How to manage an image-heavy website using

With the retention rate of visuals being much higher than textual content, businesses are leveraging images for all intents and purposes, leading to image-heavy websites. These images, though optimized for contextual consumption, pose a problem. They are a threat to fast page loading. Images carry weight and consume more bandwidth, slowing down page load speed. However, there are ways you can manage your image-heavy website to improve its load time. is an ideal solution to use for implementing these techniques. It effectively optimizes and transforms the images in real time simplifying the image workflow. And with its Media Library, the assets are backed up in two regions, eliminating any chance of you losing your images while helping you save server disk space. It’s easy to use and effortless post initial set up.

In addition to’s suite of real-time image manipulation features, it also offers image delivery solutions with its own ready-to-use infrastructure.

So, what are these techniques one can use to manage an image-heavy website? And how can help?

Use Rightly-Sized Images

Image dimensions is one of the most common factors affecting image loading. When a maximum-sized image is delivered to the website with changes made in the CSS height and width for the browser, it makes for a heavier page. And loading these consumes more data.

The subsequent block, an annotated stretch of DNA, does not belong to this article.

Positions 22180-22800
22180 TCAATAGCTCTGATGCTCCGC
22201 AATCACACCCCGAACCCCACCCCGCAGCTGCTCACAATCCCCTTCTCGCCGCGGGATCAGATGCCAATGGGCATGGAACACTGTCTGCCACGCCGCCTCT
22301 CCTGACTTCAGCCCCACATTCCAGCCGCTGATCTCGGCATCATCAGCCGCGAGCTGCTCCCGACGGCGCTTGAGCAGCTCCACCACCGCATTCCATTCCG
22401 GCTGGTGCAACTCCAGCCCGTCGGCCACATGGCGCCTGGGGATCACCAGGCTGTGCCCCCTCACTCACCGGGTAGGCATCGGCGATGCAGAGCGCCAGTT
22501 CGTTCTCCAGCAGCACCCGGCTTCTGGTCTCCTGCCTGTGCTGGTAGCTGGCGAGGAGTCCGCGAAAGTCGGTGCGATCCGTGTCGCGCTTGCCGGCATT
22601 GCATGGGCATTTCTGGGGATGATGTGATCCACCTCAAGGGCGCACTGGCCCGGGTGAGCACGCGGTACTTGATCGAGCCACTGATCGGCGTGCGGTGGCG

Browser-side image resizing is a common error. While you’re saving time and effort by delivering a large image, you’re wasting an even more precious asset — bandwidth.

Images need to be sized as per requirements. Loading a large image when a smaller one was needed would cost your website in valuable seconds. Even sizing the thumbnails right can bring down the page load size considerably!

It is best to generate images in all required sizes, including optimally-sized website thumbnails, and deliver those to the users based on their device resolution and requirements.’s real-time URL-based image transformation feature makes this task effortless. And it’s exactly as it sounds. Apart from other complex transformations, you can resize your images directly from their URLs using height and width parameters.

Here, we just added the width value in the URL below to get the required image size.

image reduction

It allows you to create multiple images of varying dimensions from a single high-resolution image by simply adding custom dimension parameters directly to its URL.

Use Right Image Formats